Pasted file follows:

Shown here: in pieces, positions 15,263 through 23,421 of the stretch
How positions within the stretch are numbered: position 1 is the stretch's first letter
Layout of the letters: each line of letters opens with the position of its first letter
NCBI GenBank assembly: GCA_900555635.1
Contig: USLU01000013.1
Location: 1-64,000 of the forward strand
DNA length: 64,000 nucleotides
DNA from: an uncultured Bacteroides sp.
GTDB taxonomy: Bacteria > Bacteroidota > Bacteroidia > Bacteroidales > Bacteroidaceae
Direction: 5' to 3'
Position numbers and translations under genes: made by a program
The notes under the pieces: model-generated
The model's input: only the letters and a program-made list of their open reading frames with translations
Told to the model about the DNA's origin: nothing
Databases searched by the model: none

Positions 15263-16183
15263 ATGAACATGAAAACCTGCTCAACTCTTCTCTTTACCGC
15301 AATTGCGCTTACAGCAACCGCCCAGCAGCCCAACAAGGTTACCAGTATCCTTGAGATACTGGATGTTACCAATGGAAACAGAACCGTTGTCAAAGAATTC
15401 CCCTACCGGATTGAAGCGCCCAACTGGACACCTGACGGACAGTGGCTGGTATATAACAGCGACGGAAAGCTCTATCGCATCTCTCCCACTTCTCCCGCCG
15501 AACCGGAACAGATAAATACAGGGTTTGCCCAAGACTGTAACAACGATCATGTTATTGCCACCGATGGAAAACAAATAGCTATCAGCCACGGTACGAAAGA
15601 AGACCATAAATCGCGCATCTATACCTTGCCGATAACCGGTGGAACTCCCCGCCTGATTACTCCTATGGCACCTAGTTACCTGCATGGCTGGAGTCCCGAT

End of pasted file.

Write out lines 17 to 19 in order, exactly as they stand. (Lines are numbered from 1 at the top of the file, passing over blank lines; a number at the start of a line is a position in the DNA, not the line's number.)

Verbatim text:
15263 ATGAACATGAAAACCTGCTCAACTCTTCTCTTTACCGC
15301 AATTGCGCTTACAGCAACCGCCCAGCAGCCCAACAAGGTTACCAGTATCCTTGAGATACTGGATGTTACCAATGGAAACAGAACCGTTGTCAAAGAATTC
15401 CCCTACCGGATTGAAGCGCCCAACTGGACACCTGACGGACAGTGGCTGGTATATAACAGCGACGGAAAGCTCTATCGCATCTCTCCCACTTCTCCCGCCG